HIV can be transmitted from an infected person in the following ways:
Many bodily fluids can transmit HIV. These are:
- Semen and pre-seminal fluid
- Vaginal Secretions
HIV cannot be transmitted in:
The virus can be transmitted from one person who is already infected to another through sexual intercourse (vaginal, oral or anal intercourse) or non-sexually (such as through sharing needles).
Different ways of sexually transmitting HIV
- Vaginal sex
- Anal sex
- Oral sex
If an infected man has unprotected vaginal sex with a woman, he can pass on the virus to her through the lining of the cervix, uterus and womb. If she has any cuts or sores (which do not need to be visible) then the risk of transmission is higher as it makes it easier for the virus to get into the bloodstream. If an infected woman has unprotected vaginal intercourse with a man, she can transmit the virus to him through either a sore or cut on his penis, his urethra or the inside of his foreskin.
Anal sex is a higher risk than vaginal sex as the membrane (lining) of the anus is thinner and more delicate and so it is more likely to tear. For both vaginal and anal sex, the receptive partner is at a higher risk of contracting any STD (STI) than the giving partner.
Oral sex is low risk for contracting and transmitting HIV. This is because saliva has enzymes which break down the virus, and because the lining of the mouth is tougher than the vagina or anus. There is a theoretical risk of transmission if sexual fluids come into contact with sores or ulcers in the mouth, or if blood from the mouth comes into contact with any genital sores.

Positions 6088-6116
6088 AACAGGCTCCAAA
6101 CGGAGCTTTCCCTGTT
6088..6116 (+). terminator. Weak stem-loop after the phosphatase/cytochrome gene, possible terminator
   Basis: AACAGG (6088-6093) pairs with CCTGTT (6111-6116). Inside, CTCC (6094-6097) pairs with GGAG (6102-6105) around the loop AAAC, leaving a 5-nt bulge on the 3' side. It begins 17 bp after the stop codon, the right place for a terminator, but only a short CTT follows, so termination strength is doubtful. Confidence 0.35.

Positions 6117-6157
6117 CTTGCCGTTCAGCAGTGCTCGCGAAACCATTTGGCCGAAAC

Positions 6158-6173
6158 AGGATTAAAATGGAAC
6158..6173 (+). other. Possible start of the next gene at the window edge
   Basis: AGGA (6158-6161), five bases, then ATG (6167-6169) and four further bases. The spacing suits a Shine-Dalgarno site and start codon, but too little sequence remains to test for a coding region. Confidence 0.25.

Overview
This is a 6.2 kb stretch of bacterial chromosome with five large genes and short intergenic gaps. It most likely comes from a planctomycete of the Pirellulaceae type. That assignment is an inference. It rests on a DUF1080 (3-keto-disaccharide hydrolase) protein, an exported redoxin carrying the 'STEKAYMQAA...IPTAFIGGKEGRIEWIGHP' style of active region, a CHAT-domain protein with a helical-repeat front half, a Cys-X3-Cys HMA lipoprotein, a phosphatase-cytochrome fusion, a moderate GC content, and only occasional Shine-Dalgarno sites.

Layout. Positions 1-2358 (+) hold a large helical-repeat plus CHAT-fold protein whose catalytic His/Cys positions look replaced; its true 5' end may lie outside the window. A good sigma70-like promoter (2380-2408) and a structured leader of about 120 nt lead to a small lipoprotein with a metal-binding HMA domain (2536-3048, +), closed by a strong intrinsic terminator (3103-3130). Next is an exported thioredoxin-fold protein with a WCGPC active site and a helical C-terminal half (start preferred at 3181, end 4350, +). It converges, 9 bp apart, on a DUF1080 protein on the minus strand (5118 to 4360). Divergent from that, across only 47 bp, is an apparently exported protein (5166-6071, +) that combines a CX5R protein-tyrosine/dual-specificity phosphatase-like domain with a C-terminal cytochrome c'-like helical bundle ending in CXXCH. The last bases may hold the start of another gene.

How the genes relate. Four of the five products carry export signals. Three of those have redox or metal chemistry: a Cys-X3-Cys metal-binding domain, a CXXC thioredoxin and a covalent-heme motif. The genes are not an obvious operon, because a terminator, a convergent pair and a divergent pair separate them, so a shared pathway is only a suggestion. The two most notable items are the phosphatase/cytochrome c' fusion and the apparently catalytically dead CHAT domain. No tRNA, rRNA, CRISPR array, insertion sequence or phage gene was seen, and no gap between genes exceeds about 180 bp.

If you already have an STI, then your risk of getting another one, including HIV is higher. There is also a higher risk if there is any blood present (such as during a woman's period or due to any cuts).
HIV can be transmitted in the following ways without sexual intercourse:
- Sharing needles
- Mother to child
- Blood transfusions
- Accidents involving blood
- Tattoos or piercings.
Sharing needles is a very high risk activity for many blood borne viruses, as needles are an efficient way for one person's blood to enter another person's blood stream.
Mothers can transmit many STIs including HIV to their newborns either during pregnancy, delivery or by breastfeeding. If healthcare professionals know that the mother has HIV, then there are drugs which can reduce the risk of transmission of these STIs significantly if a mother knows her status early enough in the pregnancy.
It is rare to contract the virus through a blood transfusion provided the blood or blood products have been thoroughly screened for any viruses. Transfusions in developed countries are routinely screened. In countries where blood supplies are not routinely screened, blood transfusion poses a high risk for transmission.
Healthcare workers can become infected with the virus through a needle stick, or by coming into any contact with infected blood or body fluids.
If tattoo equipment has been used on someone with the virus and has not been properly sterilized afterwards, there is a risk of transmission.